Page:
Have you heard the saying, “Don’t tell me what they said about me. But, tell me why they were so comfortable telling you?” Most people would agree that trust is important. Even among criminals, trust is an intricate part of how they plan their next move with their fellow racketeers.Credence is essential, not only for outlaws, but especially for women.
Assurance among women is usually earned, only after jumping through a few hoops and biding our time. Eventually, an everlasting friendship may be formed. But, before a friendship can exist, we have to climb over some pretty tall walls. A part of being a woman often involves the building of walls–rarely do we let others enter easily. I’m not talking about literal walls, like that ones that can separate two countries or the walls where you can hang the latest family photo. I’m referring to emotional walls. And oh, are we the most stellar architects when it comes to designing and constructing emotional walls to keep out potential enemies!
A friend once told me that “women have memories like elephants, so be careful what you share with them [women].” My mother also warned me, “Don’t you dare tell any woman about what goes on between you and your husband!” Geez, I’ve received so many warnings regarding trusting other women! One might think that women were made up of hazardous materials that could very well end your life, if you ever got too close to them. I took heed to these warnings. My walls were built, with huge caution signs plastered everywhere.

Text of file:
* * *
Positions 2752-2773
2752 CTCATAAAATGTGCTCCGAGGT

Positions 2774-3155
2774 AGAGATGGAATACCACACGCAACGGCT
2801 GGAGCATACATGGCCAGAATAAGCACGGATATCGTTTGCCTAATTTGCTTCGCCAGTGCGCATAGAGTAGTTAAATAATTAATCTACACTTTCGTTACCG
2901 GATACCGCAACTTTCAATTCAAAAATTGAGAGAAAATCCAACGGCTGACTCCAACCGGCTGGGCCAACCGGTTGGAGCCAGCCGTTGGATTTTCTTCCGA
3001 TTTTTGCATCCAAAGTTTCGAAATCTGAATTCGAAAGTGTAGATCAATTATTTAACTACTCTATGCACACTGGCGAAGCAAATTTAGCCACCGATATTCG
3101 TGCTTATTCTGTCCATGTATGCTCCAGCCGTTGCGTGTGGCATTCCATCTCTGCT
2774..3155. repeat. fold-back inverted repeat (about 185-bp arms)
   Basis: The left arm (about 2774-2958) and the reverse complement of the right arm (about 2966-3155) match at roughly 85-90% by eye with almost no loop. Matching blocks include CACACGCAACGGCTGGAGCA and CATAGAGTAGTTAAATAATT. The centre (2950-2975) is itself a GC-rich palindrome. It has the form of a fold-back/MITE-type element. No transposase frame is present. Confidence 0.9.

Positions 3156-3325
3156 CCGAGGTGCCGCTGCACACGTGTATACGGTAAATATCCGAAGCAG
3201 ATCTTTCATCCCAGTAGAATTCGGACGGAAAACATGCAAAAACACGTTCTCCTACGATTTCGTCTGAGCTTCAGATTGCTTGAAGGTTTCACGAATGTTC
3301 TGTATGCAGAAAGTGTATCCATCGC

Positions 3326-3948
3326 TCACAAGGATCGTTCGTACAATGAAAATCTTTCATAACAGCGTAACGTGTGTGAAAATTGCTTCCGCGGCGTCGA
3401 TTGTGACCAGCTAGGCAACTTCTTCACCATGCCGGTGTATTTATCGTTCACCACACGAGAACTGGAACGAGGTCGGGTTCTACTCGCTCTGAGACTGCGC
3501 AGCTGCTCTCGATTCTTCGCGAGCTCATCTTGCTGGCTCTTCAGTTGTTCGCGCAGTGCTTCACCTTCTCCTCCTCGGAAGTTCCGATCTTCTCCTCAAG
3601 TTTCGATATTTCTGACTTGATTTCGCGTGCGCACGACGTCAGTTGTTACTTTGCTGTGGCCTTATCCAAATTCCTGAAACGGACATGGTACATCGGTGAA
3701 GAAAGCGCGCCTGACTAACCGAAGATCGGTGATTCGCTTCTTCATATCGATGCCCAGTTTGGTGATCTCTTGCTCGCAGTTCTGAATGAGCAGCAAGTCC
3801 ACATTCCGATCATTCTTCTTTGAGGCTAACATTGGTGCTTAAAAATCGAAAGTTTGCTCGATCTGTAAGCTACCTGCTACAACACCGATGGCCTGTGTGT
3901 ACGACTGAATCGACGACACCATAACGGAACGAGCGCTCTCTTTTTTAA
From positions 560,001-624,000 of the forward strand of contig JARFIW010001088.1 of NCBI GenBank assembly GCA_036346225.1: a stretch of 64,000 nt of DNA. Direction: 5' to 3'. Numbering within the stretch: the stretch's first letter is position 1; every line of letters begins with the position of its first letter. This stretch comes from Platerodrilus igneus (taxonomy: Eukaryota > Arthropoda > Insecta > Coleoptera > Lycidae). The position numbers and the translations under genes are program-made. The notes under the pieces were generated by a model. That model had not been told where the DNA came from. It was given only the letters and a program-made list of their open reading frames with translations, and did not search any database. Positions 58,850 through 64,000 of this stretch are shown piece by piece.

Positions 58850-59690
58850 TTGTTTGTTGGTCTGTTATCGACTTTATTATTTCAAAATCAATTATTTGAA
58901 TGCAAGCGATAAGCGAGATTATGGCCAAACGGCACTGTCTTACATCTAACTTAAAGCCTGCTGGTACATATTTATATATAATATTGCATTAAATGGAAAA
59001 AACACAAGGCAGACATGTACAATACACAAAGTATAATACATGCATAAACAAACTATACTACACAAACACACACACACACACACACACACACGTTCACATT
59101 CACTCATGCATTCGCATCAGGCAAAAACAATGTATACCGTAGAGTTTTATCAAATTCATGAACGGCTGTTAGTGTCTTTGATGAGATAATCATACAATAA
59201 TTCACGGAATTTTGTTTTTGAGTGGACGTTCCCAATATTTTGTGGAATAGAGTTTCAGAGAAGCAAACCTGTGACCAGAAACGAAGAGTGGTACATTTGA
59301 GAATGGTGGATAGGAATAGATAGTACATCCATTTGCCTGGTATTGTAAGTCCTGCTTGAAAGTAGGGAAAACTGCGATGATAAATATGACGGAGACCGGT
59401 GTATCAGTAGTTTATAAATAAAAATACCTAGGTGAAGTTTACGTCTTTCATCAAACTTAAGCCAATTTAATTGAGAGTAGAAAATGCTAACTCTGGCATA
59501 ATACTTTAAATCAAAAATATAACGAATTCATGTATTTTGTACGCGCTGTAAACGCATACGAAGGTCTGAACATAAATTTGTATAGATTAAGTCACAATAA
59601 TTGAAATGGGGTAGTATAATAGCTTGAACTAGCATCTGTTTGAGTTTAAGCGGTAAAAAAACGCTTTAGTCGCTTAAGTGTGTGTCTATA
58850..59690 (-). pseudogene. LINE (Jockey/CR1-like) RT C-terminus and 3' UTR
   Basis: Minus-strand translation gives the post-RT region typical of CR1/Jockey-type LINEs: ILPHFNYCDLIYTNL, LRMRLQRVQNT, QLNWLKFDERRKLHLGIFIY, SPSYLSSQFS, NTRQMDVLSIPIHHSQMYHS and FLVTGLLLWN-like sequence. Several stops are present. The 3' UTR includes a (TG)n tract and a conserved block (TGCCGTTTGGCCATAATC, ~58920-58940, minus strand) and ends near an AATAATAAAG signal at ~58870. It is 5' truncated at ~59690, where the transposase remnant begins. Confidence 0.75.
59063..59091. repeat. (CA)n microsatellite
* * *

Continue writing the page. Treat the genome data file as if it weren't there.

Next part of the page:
However, as I got older, I found all of the warnings about “distrusting women” to be a bit hypocritical–at times. Some of us will give a no-good man 20 chances, but retreat behind our walls at the first sign of imperfection from a platonic friend. As women, we warn our dearest friends/family about flawed other women. Some of us, as women, believe that women are inherently untrustworthy, jealous beings who usually have an ulterior motive to hurt us…to harm us…”WOMEN ARE HAZARDOUS!” is what we repeatedly tell those in our “circle of trust,” who are obviously the exceptions to the rule. Some of us even hope for “sons,” because of our ill-feelings towards females. If we have daughters, we advise them to “Be cautious–very cautious–when dealing with other girls!” But, should we be cautious? Is the foundation of our attitudes misogynistic at the core? Well, I’m now inclined to say “Yes, be cautious, but also be less misogynistic after acknowledging that we are being just that–at times.” I do not believe that all women are spawns of the dark-side, incapable of being trusted. However, here is the caveat: Keep one eye open, and do not blindly trust anyone. Please, build your walls if you must, but also construct a door for the honorable people who may knock. And one more thing: If members from your circle should dine with those who are NOT apart of your circle of trust, use discernment! They do not have to be casted to the other side of the wall, but you might want to keep them near the door.